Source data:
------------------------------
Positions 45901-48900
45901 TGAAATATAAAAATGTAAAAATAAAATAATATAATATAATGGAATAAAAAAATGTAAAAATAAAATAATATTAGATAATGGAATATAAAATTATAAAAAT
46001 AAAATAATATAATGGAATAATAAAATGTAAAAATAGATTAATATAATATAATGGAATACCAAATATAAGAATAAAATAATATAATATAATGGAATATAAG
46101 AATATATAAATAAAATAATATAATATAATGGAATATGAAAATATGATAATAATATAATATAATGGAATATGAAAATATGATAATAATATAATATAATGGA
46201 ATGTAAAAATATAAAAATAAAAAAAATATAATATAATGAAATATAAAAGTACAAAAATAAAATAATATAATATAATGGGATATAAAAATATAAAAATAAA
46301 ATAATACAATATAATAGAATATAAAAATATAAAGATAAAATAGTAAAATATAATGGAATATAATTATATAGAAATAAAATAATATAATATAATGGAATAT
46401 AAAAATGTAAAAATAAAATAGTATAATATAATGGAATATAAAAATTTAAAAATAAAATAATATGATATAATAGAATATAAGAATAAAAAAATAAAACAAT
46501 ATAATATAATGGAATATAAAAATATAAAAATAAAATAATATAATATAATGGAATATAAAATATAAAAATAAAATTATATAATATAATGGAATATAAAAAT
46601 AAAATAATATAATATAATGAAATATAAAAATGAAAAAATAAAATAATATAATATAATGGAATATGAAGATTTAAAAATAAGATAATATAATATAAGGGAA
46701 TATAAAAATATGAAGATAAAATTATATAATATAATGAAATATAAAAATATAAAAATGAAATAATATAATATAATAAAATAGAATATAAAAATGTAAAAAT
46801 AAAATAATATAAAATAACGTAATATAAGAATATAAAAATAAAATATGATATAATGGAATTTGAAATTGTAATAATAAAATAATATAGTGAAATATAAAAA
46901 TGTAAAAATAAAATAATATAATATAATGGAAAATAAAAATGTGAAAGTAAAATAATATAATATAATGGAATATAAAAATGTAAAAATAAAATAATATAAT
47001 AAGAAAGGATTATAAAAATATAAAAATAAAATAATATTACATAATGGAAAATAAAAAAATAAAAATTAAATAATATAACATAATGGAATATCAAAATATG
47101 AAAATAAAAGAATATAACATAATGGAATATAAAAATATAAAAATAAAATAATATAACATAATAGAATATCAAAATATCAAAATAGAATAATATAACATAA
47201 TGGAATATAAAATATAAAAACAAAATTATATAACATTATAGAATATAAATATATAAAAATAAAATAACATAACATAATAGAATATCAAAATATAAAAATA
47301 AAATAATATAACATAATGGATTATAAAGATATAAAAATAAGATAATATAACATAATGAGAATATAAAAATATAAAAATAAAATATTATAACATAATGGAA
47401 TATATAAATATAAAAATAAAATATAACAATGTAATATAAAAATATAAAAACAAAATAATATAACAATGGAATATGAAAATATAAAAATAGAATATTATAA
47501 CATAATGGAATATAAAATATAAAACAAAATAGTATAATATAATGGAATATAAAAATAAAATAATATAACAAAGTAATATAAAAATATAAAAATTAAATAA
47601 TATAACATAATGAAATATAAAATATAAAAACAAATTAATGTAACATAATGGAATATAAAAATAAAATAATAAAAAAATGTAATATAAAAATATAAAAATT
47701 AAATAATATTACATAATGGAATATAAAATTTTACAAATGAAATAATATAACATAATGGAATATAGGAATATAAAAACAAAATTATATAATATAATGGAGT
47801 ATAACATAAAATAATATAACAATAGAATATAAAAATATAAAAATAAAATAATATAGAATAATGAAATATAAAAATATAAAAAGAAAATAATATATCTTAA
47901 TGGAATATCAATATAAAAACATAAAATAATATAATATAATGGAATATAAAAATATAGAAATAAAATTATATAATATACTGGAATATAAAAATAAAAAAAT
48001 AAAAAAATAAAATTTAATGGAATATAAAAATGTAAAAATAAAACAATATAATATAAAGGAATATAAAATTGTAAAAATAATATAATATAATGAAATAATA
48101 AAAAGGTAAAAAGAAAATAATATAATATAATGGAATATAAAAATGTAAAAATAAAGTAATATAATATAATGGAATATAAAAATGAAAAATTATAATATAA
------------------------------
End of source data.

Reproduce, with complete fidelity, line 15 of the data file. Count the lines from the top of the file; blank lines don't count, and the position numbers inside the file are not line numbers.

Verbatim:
47201 TGGAATATAAAATATAAAAACAAAATTATATAACATTATAGAATATAAATATATAAAAATAAAATAACATAACATAATAGAATATCAAAATATAAAAATA